Every amazing dish has some secret in it of how it was made. Maybe for a slice of good meat, it was playing with temperatures. Or perhaps for stunning vegetables, it was a special seasoning. But for stew, soup, or sauce, the secret is a homemade brown stock (depends on the dish).
Whether brown or white, the stock is very time consuming; it takes more than 12 hours, depending on how much you are making. But if you are doing it with love, patience & no rush, it turns out amazing.
This recipe is ancient (more than 100 years). Or I should say that the technique of how to make it is old.
It was created by one of the greatest cooks, Auguste Escoffier. In the kitchen, everything we do was first structured and wrote by him.
12 steps to make Homemade brown stock classic
2.5kg of veal or pork bones (ask for a butcher)
1 large onion
1 large carrot
a bunch of parsley stalks
a bunch of thyme
4 cloves of garlic
1kg of beef without bones
2 tbsp of butter
- Preheat the oven to 200°C.
- In a tray that is just enough to seat all the bones in one layer, place the bones. Don’t use any baking paper or aluminum foil. We will work with everything that will stick to the bottom.
- Roast the bones without any seasoning for about 30 minutes. Then turn the bones over and roast for an additional 30 minutes. Add carrots (cut in cubes), onion, and roast for 15 minutes more.
- Take the baking sheet out of the oven and place everything in a large pot.
- Don’t wash the tin! Heat some water and pour it into a tray. Everything stuck to that baking sheet bottom has tons of flavor, and the water will deglaze it. So take the spatula, boiling water, and do some work. Then pour that flavored water in a pot where the bones are waiting.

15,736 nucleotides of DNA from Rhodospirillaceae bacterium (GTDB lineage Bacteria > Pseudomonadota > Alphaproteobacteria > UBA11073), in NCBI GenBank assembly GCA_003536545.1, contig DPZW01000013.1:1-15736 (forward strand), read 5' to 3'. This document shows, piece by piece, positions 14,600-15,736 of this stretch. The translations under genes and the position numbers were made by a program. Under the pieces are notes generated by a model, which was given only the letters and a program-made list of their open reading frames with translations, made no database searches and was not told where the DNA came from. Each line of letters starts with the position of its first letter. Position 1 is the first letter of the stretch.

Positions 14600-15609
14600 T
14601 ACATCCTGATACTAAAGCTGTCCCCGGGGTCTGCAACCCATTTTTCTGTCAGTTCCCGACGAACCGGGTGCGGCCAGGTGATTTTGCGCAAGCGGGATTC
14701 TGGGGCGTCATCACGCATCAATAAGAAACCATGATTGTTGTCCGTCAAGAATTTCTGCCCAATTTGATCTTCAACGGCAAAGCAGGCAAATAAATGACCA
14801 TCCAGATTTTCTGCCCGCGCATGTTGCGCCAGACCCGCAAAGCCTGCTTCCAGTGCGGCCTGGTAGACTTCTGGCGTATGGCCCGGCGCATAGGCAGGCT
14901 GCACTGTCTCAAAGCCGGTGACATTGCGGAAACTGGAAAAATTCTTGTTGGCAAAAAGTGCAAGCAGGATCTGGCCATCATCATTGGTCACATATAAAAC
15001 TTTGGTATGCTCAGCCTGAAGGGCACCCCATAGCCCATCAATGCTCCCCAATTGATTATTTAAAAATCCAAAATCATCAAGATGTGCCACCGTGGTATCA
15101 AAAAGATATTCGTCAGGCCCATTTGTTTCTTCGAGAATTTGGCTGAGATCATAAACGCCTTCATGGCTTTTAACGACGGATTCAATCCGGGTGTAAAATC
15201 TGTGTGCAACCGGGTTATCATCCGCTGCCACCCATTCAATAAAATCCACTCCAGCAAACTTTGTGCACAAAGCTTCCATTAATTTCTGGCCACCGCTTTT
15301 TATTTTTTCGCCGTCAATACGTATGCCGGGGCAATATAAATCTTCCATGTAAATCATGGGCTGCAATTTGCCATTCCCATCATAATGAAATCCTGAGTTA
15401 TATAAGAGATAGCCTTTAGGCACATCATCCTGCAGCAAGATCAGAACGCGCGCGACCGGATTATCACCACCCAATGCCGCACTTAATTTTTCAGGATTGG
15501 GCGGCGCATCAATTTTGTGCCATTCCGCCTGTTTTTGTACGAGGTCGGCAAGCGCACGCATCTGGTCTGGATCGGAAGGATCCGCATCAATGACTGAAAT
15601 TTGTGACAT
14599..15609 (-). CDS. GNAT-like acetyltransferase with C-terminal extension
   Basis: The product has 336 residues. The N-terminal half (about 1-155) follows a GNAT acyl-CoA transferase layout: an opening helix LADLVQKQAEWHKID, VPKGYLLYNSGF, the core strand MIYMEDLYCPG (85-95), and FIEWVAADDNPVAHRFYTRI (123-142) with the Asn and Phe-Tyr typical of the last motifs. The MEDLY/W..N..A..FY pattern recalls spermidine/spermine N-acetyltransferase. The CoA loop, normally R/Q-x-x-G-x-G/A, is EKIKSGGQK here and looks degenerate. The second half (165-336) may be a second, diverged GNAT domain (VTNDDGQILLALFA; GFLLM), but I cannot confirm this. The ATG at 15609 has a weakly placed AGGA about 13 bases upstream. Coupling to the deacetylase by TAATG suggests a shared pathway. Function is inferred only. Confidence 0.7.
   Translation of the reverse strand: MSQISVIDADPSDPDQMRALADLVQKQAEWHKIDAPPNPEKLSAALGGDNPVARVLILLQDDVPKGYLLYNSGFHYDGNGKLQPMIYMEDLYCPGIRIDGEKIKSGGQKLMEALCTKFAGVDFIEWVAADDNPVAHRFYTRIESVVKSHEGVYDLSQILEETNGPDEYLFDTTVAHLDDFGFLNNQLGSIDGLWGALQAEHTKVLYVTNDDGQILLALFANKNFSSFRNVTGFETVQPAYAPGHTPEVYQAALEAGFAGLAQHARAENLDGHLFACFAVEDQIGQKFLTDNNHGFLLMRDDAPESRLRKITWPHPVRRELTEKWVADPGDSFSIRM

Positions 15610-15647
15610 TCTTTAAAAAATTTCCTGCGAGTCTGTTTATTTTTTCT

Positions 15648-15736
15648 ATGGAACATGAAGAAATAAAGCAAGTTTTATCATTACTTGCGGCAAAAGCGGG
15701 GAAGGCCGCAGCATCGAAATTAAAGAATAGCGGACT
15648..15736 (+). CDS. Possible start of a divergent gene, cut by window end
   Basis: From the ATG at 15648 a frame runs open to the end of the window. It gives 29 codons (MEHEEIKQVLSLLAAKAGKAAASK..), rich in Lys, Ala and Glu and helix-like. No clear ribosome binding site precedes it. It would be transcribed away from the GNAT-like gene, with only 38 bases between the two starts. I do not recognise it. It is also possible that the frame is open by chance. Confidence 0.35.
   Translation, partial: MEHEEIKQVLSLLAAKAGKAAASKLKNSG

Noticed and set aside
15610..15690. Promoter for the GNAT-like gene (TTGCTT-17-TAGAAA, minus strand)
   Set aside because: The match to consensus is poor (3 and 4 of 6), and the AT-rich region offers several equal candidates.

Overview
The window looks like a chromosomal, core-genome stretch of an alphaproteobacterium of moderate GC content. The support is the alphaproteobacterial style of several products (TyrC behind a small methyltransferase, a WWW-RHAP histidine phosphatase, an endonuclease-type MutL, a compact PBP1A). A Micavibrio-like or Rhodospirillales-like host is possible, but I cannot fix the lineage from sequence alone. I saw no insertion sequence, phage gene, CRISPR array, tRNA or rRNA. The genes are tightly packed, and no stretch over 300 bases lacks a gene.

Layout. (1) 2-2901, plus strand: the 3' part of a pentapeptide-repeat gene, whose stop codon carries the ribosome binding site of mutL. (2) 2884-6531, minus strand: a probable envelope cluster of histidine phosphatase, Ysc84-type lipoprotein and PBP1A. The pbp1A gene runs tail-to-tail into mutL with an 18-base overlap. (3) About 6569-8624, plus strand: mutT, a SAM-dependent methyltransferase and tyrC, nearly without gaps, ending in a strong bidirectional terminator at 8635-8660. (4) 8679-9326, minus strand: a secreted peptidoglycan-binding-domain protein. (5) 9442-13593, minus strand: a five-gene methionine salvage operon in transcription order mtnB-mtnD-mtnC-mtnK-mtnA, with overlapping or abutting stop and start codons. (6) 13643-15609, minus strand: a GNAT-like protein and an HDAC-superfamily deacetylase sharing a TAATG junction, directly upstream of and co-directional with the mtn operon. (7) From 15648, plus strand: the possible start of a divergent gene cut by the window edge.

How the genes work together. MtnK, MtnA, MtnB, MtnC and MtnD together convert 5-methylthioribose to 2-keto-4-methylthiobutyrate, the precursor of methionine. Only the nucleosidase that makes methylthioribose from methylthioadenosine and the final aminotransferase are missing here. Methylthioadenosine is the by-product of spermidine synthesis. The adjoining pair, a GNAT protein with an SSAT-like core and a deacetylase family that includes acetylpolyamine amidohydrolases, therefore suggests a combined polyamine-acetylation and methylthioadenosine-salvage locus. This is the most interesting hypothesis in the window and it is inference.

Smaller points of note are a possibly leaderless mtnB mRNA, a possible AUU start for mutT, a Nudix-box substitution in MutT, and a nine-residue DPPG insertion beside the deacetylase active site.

- Fill that pot with additional water, just enough to cover the bones (if you pour more water, nothing wrong happens). Add bay leaves (3-4 is enough for 4 liters), parsley stalks, thyme, and garlic, and bring it to a boil.
- When you notice that it came to a boil, lower the heat so it could gently simmer. Simmer for 5-6 hours with a lid on. DO NOT BRING IT TO A BOIL AGAIN! Strain this broth off and go to the next step.
- Now we will work only with the broth that we made, butter, and beef without bones. Cut that beef into chunks.
- Place a medium-size pot on the stove, melt the butter, and make it pretty hot. Add beef chunks and sear until golden-brown on each side. You will notice that the beef released some water, which stops the browning, but let it steam, and we will get what we want.
- When they all are golden brown, and you got some browning on the bottom, the Maillard reaction has happened. Pour a quarter of the broth over the meat (just enough to cover it) and reduce till the glaze stage. It will look like a caramel only made from meat and water. Don’t forget to use high heat.
- Pour another quarter of the broth on the beef just enough to cover it one more time. Reduce till glaze. Now pour the remaining broth on the meat and leave it for 1 hour on medium heat to gently simmer.
- Strain everything off very well and place it in smaller containers. You can freeze it or use it within a few days.
And that’s basically it. If you freeze it, don’t do it while still warm; cool it down completely.
You know that you made an excellent brown stock if, after cooling down, it looks like a jelly, has a deep color, meaty smell, and flavor. My stock was tasty even though it didn’t have any salt. That’s amazing!